Using Foundation Directory Online, the member finds that there are more variables to search on resulting in more data elements in the profile for examination. Foundation Directory Online allows a profile to be emailed to another committee member which can be helpful. Foundation Directory Online provides a summary of important elements on the profile. It also allows the researcher to search on a specific city or county. Access to the Form 990 is available.

Lesson #23 – Evaluating a Funder’s Form 990 PF
Form 990
Chapters complete Form 990 because they are public charities. Form 990 contains information about a nonprofit’s demographics, financials, programs, and board of directors.

Form 990PF
Funders complete Form 990PF because they are public foundations. Corporations do not complete a Form 990. Form 990PF contains similar information found in Form 990 about a foundation’s demographics, financials and board of directors. However, there are two extra sections to a Form 990 PF. Section XV provides specific information on whether the funder accepts unsolicited requests for grants. Funders who do accept unsolicited requests provide specific information on how to apply or where to go to find additional information, such as, the funder’s website. Section XV may direct you to see a specific statement within the funder’s Form 990.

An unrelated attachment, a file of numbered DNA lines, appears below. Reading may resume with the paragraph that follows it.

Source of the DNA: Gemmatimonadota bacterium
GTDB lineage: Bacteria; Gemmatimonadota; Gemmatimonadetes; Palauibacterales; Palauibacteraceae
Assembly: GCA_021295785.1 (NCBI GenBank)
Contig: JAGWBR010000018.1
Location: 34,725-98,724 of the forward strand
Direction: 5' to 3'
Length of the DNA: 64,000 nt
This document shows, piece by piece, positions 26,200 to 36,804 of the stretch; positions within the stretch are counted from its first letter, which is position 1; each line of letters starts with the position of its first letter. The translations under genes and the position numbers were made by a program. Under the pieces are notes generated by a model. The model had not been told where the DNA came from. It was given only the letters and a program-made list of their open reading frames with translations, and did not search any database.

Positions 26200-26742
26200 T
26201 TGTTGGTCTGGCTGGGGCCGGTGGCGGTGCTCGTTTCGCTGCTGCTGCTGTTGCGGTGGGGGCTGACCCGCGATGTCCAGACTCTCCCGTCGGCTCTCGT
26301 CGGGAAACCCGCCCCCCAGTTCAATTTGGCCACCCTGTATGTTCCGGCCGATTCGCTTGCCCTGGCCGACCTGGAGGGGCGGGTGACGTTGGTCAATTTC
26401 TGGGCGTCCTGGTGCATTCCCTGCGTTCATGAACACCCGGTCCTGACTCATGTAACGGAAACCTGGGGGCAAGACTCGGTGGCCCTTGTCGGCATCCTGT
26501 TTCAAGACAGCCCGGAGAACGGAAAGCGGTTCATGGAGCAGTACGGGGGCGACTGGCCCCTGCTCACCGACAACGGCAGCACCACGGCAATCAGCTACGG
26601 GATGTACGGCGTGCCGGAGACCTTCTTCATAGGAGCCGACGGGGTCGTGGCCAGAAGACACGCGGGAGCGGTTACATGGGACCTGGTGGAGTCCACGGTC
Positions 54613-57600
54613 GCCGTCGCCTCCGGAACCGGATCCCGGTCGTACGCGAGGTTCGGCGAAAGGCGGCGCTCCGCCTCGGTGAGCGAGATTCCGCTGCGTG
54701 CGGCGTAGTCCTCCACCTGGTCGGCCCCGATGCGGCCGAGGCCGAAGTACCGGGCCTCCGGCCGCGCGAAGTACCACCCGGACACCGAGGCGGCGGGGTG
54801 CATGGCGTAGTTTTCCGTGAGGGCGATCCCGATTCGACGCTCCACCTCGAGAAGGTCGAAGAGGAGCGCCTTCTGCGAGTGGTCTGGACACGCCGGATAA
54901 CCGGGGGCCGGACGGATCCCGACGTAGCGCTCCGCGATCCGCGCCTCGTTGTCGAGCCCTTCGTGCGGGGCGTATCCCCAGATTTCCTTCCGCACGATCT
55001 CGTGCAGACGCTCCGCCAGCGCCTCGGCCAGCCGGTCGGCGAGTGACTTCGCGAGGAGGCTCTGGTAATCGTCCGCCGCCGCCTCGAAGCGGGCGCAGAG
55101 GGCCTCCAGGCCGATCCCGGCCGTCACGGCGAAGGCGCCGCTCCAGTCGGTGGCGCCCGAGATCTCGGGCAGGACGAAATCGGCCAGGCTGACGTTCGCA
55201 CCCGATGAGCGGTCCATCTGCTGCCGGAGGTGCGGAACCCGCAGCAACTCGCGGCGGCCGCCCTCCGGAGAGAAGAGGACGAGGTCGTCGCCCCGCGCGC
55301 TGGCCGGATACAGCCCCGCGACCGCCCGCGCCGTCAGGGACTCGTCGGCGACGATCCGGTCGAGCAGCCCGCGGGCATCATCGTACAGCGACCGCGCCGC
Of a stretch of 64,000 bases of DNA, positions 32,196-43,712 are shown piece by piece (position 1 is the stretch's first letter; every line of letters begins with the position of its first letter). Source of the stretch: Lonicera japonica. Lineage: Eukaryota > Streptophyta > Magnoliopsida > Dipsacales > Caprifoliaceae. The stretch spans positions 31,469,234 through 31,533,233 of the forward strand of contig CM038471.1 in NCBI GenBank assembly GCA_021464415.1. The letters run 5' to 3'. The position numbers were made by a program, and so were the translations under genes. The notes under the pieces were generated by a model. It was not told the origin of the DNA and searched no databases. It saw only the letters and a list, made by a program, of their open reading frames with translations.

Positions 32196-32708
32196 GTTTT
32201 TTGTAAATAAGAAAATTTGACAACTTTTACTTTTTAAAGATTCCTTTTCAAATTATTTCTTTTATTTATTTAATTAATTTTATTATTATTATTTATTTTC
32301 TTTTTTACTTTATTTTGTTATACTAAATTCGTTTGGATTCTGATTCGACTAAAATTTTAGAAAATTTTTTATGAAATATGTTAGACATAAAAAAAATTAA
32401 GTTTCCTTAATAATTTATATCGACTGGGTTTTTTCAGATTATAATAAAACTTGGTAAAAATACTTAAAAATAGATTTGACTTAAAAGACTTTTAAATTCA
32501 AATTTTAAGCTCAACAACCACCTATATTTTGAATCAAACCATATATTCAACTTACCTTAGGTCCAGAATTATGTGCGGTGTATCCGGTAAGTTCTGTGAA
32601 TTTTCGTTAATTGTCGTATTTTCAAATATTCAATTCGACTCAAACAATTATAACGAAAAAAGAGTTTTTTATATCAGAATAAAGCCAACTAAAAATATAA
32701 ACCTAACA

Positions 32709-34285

Additionally Form 990 provides a list of grants that the funder has made over the last fiscal year including the amounts made. The list of grants is generally found at the end of the document. The list provides an idea on how much the funder is willing to fund proposals. The funder will have a philosophy of either giving a lot of small grants to many or several large grants to a few.
GuideStar allows the ability to search on Form 990s for free. GrantStation does not allow one to search on Form 990s. Foundation Directory Online allows one to search Form 990s with a paid subscription.

I scan the Form 990 to see how much money they gave away last year, how much they are worth, and the names of their Board of Directors (who knows I might know one of them). I focus on Section XV where the funder identifies if they accept applications and what the process is for making a request. If they accept paper applications, a name and mailing address will be present. If they give only to preselected charities, I stop the process of evaluation (this aspect will be discussed in a later lesson).